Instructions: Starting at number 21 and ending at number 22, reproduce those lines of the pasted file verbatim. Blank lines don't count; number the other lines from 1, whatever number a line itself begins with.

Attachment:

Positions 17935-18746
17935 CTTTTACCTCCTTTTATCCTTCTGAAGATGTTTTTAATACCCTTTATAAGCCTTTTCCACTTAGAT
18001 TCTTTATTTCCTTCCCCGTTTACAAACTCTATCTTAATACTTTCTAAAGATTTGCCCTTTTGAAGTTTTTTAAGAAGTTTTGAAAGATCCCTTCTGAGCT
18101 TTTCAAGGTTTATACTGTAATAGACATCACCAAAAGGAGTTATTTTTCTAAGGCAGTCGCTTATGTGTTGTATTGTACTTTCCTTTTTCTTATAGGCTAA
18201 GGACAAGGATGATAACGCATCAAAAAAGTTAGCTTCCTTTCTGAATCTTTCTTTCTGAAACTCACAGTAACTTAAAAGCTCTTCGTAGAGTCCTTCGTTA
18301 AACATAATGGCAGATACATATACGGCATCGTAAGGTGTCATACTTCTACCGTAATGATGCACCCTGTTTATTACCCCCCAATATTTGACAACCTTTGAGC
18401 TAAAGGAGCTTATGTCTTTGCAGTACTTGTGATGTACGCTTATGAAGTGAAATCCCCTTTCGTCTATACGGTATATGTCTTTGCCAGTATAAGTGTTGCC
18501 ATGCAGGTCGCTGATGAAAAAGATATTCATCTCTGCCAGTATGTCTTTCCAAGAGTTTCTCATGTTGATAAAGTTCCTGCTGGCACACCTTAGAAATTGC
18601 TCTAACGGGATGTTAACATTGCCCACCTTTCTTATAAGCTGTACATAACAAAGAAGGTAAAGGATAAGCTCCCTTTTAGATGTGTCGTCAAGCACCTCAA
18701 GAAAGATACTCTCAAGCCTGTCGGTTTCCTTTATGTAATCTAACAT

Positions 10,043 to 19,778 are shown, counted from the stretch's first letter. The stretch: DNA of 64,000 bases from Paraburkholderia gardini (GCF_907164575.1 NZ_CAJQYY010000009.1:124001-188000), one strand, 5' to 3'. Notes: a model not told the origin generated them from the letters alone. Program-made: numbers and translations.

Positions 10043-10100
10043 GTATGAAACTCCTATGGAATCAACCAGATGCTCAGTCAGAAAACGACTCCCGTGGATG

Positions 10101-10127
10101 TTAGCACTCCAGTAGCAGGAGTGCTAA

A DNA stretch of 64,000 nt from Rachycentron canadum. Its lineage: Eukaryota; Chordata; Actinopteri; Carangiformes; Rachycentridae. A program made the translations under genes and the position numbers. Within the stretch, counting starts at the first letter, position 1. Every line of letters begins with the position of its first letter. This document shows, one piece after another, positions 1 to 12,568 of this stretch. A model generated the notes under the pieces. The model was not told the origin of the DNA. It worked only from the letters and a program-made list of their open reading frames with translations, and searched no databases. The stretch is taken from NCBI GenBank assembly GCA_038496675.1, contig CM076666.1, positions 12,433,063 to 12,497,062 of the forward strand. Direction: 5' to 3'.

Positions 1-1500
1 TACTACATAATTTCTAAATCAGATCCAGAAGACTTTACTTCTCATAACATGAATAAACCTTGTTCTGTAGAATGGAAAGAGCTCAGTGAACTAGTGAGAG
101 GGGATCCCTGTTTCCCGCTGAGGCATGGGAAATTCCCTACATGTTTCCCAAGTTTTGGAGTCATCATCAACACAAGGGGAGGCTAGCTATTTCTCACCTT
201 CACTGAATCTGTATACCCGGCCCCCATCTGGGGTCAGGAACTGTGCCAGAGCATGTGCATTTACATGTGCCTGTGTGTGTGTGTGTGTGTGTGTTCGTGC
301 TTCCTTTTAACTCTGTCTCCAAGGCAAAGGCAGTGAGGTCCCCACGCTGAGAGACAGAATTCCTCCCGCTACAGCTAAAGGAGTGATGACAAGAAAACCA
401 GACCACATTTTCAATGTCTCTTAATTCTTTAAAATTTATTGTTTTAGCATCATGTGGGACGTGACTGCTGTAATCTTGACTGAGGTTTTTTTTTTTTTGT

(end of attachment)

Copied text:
301 TTCCTTTTAACTCTGTCTCCAAGGCAAAGGCAGTGAGGTCCCCACGCTGAGAGACAGAATTCCTCCCGCTACAGCTAAAGGAGTGATGACAAGAAAACCA
401 GACCACATTTTCAATGTCTCTTAATTCTTTAAAATTTATTGTTTTAGCATCATGTGGGACGTGACTGCTGTAATCTTGACTGAGGTTTTTTTTTTTTTGT